NEWS OF THE WIERD

Wait, What?

— Surgery on a 16-year-old Japanese girl, reported in January by New Scientist, revealed that her ovary contained a miniature skull and brain. Doctors say that finding rogue brain cells in ovaries is not that uncommon, but that an already-organized brain, capable of transmitting electric impulses, is almost unheard-of. [New Scientist, 1-6-2017]

— The neonatal intensive care unit of Texas Health Fort Worth disclosed in January that the secret to keeping the most fragile prematurely born babies alive is to quickly stick them into Ziploc freezer bags to create, according to a clinician, a “hot house effect.” (It turns out that merely raising the temperature in the delivery room had only marginal effect.) [KXAS-TV (Dallas-Fort Worth), 1-11-2017]

can’t possibly be true

Reporting from Mbyo, Rwanda, in January on the success of a “reconciliation” program following the country’s bloody genocidal wars, London’s The Guardian found, for example, Laurencia Niyogira living peacefully and forgivingly alongside neighbor Tasian Nkundiye — even though, 22 years ago, Nkundiye murdered Niyogira’s entire family (except for her and her siblings, left barely alive). (Over a 100-day span in 1994, 800,000 ethnic Tutsis were systematically slaughtered by Hutus.) A survey by the country’s national unity commission showed that 92 percent of Rwandans have come to accept reconciliation. [The Guardian, 1-12-2017]

Least Competent Criminals

— Driver Joshua Concepcion-West, 27, was arrested in Apopka, Florida, with an ingenious license-plate cover that he could raise and lower remotely from his key chain (thus avoiding identification by cameras as he passed through turnpike checkpoints). On Jan. 11 at a $1.25 toll plaza, he had neglected to check his rear-view mirror before lowering the cover — and failed to notice that right behind him was a Florida Highway Patrol car with a trooper watching the whole thing. [WFOR-TV (Miami), 1-13, 2017]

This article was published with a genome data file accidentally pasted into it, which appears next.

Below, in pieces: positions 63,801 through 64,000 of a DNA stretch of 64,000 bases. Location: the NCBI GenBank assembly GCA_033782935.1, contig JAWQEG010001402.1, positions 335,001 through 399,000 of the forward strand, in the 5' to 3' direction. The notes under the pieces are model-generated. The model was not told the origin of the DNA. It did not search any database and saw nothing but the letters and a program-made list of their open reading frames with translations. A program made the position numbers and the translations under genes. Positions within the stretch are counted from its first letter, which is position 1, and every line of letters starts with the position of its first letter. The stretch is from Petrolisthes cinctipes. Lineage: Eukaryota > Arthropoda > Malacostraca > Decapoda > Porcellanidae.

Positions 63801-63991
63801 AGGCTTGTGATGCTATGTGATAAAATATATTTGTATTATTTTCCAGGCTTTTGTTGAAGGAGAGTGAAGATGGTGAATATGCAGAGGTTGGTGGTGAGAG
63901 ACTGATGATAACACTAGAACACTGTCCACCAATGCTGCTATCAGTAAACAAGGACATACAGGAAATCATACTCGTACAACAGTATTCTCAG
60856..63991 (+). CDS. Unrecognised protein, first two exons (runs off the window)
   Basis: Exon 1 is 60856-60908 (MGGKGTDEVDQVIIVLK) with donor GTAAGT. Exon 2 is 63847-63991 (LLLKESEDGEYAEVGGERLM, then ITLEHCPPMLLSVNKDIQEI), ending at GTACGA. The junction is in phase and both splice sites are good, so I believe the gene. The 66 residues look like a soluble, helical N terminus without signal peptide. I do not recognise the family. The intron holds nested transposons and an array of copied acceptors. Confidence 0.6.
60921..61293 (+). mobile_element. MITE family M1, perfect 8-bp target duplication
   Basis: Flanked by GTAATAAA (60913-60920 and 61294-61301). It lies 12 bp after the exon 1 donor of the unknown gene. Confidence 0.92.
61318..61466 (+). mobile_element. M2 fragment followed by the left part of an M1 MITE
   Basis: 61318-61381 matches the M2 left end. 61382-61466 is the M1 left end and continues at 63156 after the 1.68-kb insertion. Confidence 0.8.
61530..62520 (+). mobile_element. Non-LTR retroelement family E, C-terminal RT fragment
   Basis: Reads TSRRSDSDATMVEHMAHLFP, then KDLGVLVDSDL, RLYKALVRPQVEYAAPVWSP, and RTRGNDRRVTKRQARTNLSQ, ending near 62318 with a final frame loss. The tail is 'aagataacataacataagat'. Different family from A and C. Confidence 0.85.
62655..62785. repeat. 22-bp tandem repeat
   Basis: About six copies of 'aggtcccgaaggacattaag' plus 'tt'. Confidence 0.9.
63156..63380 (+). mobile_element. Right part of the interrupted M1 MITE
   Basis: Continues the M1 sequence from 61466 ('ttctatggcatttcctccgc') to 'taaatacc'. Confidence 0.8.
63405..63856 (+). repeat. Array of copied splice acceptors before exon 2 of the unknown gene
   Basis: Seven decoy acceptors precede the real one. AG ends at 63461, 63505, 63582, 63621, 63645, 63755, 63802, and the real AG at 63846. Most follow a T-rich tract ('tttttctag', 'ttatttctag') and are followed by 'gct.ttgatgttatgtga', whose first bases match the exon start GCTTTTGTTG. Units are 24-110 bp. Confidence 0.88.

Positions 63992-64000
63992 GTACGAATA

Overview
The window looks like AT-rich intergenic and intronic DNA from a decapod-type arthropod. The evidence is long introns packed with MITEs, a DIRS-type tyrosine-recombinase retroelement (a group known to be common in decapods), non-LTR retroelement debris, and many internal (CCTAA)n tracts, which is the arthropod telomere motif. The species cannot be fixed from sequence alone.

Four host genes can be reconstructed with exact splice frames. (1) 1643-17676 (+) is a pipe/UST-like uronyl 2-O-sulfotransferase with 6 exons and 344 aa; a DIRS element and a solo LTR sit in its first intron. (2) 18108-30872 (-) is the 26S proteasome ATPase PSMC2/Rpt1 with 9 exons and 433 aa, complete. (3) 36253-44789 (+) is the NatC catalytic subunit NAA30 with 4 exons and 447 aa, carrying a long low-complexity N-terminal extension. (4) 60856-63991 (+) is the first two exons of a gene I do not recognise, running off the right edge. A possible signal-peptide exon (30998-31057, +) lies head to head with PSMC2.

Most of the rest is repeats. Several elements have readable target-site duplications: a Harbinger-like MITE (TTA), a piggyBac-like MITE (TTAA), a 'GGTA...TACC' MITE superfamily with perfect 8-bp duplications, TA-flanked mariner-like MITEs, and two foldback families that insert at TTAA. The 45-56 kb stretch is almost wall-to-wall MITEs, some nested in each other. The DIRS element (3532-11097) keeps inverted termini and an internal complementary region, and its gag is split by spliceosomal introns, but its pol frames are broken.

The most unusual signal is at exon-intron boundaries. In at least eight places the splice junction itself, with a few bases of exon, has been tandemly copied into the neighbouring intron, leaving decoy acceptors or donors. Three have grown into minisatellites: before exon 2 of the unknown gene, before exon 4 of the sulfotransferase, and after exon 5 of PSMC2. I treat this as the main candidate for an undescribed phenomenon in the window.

Perspective

Right to Be Grumpy: Trader Joe’s has gained popularity among grocery shoppers in large part by having relentlessly sunny employees, but now that the firm has expanded from mellower California to more brusque New York City, it is learning that cheerfulness is harder to find. The company fired Thomas Nagle recently because, though he said he frequently smiled, he was told his smile was insufficiently “genuine,” and, backed by several colleagues, he has filed an unfair labor practice charge (and union organizers have taken notice). The National Labor Relations Board has already ruled (against another employer) that workers cannot be forced to convey that all-important “positive work environment” because they are entitled to have grievances. [New York Times, 11-3-2017]

The Way the World Works

— Settlement of a class-action lawsuit against a group of dairy co-ops was announced in January with milk producers agreeing to pay $52 million on charges they had conspired to fix the dairy supply for years to get top-dollar prices. Among the producers’ primary tactics, allegedly, was using what the industry calls “herd retirement,” which is “retirement” only in the sense that 500,000 healthy young cows were slaughtered — just to drive up prices by eliminating otherwise-available milk. The $52 million will be for consumers in 15 states and Washington, D.C. [Washington Post, 1-19-2017]

WORK OF A RESEARCHER

“Field work is always challenging,” explained Courtney Marneweck of South Africa’s University of KwaZulu-Natal in a recent journal article, but studying the sociology of a white rhino’s dung meant developing a “pattern-recognition algorithm” to figure out “smell profiles” of 150 animals’ feces — after tracking them individually to observe them in the act. Wrote Marneweck, “I think my record for waiting for a rhino to poo was 7 1/2 hours.” Conclusion: Rhinos use feces to send distinct social signals on genetically compatible herds, mating access and predator dangers. (Or, in the Los Angeles Times “clickbait” version of the story, rhino dung “has a lot in common with a Facebook post.”) [Los Angeles Times, 1-14-2017]